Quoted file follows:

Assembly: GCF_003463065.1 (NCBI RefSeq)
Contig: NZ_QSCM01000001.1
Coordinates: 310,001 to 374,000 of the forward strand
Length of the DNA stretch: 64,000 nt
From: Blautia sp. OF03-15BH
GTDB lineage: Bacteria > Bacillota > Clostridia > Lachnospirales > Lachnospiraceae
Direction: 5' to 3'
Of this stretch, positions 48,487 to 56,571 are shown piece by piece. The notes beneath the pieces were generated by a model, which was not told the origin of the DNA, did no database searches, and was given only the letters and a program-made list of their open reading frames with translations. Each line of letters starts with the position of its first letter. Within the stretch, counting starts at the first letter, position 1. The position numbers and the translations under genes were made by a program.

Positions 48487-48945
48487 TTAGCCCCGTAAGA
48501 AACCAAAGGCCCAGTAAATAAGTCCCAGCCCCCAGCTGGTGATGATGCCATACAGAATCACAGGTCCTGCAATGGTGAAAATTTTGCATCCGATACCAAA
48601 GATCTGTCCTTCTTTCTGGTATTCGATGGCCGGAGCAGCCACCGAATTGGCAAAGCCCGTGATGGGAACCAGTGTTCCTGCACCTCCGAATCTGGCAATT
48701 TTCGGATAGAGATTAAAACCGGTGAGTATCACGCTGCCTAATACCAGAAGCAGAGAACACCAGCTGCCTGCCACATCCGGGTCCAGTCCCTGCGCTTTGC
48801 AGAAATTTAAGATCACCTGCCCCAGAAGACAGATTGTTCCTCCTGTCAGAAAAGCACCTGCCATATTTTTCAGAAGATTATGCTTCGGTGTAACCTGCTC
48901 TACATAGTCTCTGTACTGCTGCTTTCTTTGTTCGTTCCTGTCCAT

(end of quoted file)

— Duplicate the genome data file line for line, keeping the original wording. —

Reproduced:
Assembly: GCF_003463065.1 (NCBI RefSeq)
Contig: NZ_QSCM01000001.1
Coordinates: 310,001 to 374,000 of the forward strand
Length of the DNA stretch: 64,000 nt
From: Blautia sp. OF03-15BH
GTDB lineage: Bacteria > Bacillota > Clostridia > Lachnospirales > Lachnospiraceae
Direction: 5' to 3'
Of this stretch, positions 48,487 to 56,571 are shown piece by piece. The notes beneath the pieces were generated by a model, which was not told the origin of the DNA, did no database searches, and was given only the letters and a program-made list of their open reading frames with translations. Each line of letters starts with the position of its first letter. Within the stretch, counting starts at the first letter, position 1. The position numbers and the translations under genes were made by a program.

Positions 48487-48945
48487 TTAGCCCCGTAAGA
48501 AACCAAAGGCCCAGTAAATAAGTCCCAGCCCCCAGCTGGTGATGATGCCATACAGAATCACAGGTCCTGCAATGGTGAAAATTTTGCATCCGATACCAAA
48601 GATCTGTCCTTCTTTCTGGTATTCGATGGCCGGAGCAGCCACCGAATTGGCAAAGCCCGTGATGGGAACCAGTGTTCCTGCACCTCCGAATCTGGCAATT
48701 TTCGGATAGAGATTAAAACCGGTGAGTATCACGCTGCCTAATACCAGAAGCAGAGAACACCAGCTGCCTGCCACATCCGGGTCCAGTCCCTGCGCTTTGC
48801 AGAAATTTAAGATCACCTGCCCCAGAAGACAGATTGTTCCTCCTGTCAGAAAAGCACCTGCCATATTTTTCAGAAGATTATGCTTCGGTGTAACCTGCTC
48901 TACATAGTCTCTGTACTGCTGCTTTCTTTGTTCGTTCCTGTCCAT